Benjamin Franklin Air Rifle
According to the markings on the gun, it was made in the USA. I assume it was made in St. Louis because the end of the barrel says "Benjamin Air Rifle Co St. Louis U.S.A.". It seems from what I have found on the Internet, that the Benjamin Franklin Company was bought out by a company called Sheridan and became Benjamin Sheridan for a while. Then in the early 90's Benjamin Sheridan was purchased by Crossman. There is a serial number printed on the left side of the gun back under the bolt. It says "H 50157". According to Crossman's website (link below) serial number indicates my gun was manufactured in the late 50's. Apparently Benjamin didn't start putting serial numbers on guns until 1957 so it must be at least that old, but the Crossman website shows the lowest serial number for 317 rifles starting at "H59440" and my number is slightly below that so I am a little fuzzy on how to interpret that. If anyone knows what the letter "H" stands for, please let me know. I have been unable to find much information about Benjamin Franklin air rifles online. Message forums have proved the most useful.
It shoots standard .177 caliber pellets. It is charged by pumping the lever on the bottom of the barrel. I have never pumped it past 10 times. 5 times seems plenty sufficient for most circumstances-- and I haven't tried to kill anything with it yet. 10 pumps will go through a piece of tin metal at 15 feet.
When I obtained the gun, it was in working order, but needed a good oiling. I had it for about a week before I realized the barrel was constructed of brass. I had originally thought the barrel to be steel painted black with shiny worn parts. Apparently Benjamin air rifles shipped with all visible parts colored with Black Nickel or Black Oxide process. I have been told my gun was Black Nickel. The Black Nickel process works like this: the brass is first finished with nickel, then a coat of shiny black is applied, and after that clear coat added over the nickel. My gun wasn't too pretty, most of those layers had worn off and what was left was covered in a layer of black tarnish.
I took upon the cleaning project with a can of gun oil, some bearing grease (to lube the plunger), a can of Brasso and a healthy stack of rags. Disassembling the gun wasn't too hard. The solid wood stock came of with one screw. I wiped down the wooden stock and pump handle with bore oil to keep it from drying out and cracking. Next, I removed the bolt, spring-loaded hammer and cap from the back of the barrel, the trigger, sights, and the plunger/handle assembly. I did not attempt to take apart the inner chamber where the pumped air is stored. It all appeared to be in working order and I didn't want to mess it up. From what I have read on the Internet, it appears that the early models require a special tool to remove the valves.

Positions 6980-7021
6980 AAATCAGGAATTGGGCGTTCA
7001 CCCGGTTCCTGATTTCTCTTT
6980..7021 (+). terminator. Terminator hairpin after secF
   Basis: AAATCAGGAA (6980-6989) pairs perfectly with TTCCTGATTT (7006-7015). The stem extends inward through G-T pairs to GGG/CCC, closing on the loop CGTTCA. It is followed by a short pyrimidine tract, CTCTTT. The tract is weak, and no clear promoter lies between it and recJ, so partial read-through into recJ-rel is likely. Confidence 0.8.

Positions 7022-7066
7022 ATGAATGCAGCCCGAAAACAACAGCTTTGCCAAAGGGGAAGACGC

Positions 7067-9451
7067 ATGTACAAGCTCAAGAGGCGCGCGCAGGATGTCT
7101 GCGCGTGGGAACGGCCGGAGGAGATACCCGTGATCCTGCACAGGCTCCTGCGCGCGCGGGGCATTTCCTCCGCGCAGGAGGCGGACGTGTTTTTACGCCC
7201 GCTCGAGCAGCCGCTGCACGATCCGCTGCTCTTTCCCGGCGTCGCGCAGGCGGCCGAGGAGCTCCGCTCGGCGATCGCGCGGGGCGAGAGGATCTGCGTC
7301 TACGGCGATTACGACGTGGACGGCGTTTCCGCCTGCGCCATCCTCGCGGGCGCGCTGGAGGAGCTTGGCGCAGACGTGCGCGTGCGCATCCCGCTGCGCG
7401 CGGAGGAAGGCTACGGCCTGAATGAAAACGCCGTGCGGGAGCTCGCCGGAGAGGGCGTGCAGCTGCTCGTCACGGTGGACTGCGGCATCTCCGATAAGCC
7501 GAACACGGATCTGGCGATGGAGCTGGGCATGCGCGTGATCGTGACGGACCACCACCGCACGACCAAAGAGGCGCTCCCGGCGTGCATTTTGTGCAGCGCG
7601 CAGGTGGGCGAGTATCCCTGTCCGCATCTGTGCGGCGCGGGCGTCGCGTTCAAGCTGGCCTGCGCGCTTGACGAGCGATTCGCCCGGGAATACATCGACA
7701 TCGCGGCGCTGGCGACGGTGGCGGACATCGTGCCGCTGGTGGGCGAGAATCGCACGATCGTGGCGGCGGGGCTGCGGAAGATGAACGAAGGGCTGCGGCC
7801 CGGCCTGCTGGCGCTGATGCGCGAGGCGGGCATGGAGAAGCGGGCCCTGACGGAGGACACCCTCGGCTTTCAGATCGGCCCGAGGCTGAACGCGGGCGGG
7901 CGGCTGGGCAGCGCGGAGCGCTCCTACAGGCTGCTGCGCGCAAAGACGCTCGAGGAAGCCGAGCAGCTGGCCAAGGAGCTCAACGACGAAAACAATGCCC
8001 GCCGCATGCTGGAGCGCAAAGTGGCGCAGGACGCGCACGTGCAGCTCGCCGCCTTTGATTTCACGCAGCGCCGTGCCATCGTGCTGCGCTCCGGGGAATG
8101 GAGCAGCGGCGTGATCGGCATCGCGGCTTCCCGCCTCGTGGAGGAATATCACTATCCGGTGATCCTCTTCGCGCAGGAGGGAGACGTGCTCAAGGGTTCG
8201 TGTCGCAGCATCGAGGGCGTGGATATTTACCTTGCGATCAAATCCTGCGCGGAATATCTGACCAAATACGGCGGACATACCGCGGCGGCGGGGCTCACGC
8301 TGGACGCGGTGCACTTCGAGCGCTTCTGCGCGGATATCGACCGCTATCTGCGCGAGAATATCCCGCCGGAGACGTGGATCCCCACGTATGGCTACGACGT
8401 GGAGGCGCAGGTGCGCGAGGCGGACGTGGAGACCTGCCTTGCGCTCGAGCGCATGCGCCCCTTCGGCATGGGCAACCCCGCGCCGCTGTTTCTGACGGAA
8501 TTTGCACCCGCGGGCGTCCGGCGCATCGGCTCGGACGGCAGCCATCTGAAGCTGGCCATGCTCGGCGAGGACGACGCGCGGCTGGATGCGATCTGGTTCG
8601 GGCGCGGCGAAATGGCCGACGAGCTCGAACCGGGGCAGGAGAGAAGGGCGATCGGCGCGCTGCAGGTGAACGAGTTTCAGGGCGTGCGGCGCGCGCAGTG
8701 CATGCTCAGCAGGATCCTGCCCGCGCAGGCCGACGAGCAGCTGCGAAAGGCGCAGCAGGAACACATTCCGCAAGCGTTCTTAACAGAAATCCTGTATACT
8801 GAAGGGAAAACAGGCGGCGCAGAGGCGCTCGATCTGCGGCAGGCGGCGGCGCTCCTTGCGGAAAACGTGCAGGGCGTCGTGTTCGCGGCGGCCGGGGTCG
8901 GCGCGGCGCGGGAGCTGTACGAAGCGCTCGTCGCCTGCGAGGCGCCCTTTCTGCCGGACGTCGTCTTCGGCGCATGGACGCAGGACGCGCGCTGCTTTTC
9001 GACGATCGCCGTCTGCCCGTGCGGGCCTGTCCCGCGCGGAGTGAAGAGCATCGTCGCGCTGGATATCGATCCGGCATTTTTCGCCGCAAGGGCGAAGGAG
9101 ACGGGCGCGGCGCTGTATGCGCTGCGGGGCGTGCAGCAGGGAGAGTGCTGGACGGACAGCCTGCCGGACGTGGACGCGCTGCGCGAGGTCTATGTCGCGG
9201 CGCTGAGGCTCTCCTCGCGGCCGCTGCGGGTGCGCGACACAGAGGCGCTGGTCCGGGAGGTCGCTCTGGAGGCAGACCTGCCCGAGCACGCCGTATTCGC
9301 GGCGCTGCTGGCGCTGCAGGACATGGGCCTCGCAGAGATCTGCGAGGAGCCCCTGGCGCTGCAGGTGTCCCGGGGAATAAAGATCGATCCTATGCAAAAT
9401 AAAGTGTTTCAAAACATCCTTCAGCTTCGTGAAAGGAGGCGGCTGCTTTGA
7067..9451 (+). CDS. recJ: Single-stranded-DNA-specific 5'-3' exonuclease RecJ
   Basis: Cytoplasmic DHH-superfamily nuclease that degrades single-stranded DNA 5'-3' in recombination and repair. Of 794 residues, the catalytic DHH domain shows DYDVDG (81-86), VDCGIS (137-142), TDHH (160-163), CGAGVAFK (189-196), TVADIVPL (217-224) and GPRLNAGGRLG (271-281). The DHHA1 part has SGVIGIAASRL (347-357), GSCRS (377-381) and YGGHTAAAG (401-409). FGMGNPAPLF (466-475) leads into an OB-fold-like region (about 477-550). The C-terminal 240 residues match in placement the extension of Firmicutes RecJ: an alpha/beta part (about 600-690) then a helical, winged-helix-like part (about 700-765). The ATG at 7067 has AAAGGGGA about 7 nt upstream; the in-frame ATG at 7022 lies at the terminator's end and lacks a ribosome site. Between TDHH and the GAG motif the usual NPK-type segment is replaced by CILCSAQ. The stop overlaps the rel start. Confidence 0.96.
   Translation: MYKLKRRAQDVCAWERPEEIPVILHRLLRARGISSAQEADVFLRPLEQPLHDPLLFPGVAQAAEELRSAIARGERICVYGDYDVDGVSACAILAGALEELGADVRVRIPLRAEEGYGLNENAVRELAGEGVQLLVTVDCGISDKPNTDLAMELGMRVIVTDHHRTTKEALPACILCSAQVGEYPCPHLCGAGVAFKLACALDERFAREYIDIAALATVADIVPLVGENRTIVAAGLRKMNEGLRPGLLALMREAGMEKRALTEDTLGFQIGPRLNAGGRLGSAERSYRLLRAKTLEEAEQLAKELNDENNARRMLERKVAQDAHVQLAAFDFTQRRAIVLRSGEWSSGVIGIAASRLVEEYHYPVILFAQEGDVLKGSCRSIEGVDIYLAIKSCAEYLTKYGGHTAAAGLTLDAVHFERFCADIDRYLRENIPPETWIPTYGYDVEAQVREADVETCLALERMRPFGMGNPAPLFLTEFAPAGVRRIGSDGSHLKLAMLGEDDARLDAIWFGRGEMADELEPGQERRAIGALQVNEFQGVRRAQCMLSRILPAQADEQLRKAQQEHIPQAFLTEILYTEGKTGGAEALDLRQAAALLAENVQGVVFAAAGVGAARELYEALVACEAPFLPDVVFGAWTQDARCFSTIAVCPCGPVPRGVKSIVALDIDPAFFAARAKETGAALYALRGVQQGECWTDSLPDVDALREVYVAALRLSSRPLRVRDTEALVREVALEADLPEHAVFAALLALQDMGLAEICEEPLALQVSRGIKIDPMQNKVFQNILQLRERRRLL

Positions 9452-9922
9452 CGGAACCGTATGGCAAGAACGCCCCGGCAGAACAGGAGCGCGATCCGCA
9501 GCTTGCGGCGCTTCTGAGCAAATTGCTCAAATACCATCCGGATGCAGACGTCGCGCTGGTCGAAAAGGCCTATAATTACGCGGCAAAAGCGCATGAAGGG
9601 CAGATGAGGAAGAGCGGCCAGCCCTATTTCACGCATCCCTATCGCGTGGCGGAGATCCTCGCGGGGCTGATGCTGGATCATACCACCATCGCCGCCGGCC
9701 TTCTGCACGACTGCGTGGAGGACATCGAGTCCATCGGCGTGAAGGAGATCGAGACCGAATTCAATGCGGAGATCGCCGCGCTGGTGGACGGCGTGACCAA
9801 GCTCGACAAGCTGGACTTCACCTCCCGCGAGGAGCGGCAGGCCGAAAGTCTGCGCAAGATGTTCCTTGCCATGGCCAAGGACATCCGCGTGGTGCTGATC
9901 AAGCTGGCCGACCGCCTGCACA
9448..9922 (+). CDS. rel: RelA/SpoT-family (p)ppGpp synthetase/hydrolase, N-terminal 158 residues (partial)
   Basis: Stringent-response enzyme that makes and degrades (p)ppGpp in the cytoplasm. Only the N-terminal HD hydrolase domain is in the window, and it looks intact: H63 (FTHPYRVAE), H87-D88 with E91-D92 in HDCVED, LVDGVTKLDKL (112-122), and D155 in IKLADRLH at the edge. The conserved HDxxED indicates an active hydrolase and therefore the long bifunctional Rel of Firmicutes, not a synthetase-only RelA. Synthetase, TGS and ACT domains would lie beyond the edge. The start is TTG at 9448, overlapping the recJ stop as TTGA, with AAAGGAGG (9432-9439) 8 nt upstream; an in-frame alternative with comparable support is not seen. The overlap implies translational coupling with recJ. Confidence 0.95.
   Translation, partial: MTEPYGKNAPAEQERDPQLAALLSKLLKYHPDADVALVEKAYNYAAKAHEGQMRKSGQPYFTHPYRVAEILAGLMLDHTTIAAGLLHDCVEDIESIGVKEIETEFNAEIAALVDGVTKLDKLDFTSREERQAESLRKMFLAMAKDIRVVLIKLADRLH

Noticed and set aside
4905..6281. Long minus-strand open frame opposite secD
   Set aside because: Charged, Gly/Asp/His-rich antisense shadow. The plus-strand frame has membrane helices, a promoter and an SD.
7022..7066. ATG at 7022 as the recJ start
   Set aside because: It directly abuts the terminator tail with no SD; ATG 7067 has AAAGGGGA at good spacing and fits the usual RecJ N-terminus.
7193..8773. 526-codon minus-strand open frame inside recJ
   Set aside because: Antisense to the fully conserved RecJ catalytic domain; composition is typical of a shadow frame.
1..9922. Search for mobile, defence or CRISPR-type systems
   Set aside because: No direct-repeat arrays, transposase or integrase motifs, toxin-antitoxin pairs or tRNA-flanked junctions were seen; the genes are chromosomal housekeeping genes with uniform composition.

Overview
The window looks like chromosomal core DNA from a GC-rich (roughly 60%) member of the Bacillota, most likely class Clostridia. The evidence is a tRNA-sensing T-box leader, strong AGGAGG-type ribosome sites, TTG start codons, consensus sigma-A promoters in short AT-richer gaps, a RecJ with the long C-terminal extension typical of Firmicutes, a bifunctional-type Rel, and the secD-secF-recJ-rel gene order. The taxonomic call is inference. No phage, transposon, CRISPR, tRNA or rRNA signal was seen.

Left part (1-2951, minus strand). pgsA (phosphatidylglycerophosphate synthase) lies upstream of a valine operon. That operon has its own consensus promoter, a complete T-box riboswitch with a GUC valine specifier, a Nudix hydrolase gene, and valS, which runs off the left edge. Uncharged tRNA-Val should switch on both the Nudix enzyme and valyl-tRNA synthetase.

Once I had it completely taken apart I wiped down all the parts of dirt and grease and began polishing the brass parts. The polishing took about 4 to 5 hours. I know I made it through a number of Any Griffith episodes. The parts which made it hard, were the hard to reach corners and crevasses down the muzzle. The only black metal parts left now are the trigger, trigger guard, rear sights, bolt, safety, and the tip of the larger bottom barrel where the plunger resides. I have seen web sites which advertise re-painting guns, but personally I like mine with the shiny brass visible.
Once she was shiny again, I spent the second night carefully executing the reassembly. I oiled the moving parts as I went and used the automotive bearing grease on the plunger setup inside of the barrel which pumps air into the chamber. I then set up a piece of wood with a target drawn on it with a magic marker, and fine tuned the sights by shooting across my living room. Needless to say, I locked up my rabbit in its cage. I couldn't have him hopping around in front of my target.
Below are some pictures of my gun before and after I cleaned it. If you have any questions or want me to add some links, please E-mail me. Better yet, if you know any thing about Benjamin Franklin air rifles, then you probably know more than me-- E-mail me and tell ME about my gun. :)
Benjamin Air Rifle LinksSerial number information from crossman.com
Benjamin Franklin repair parts, and rebuild kits
Most Benjamin models require the Benjamin tool to open and close the valve, $12.95
Most Benjamin kits are $28.75. All kits contain valve and pump parts that should be replaced
to insure service and effect, plus, a parts drawing, sample oiler and step by step work sheet.
The correct model number id needed to supply the correct kit.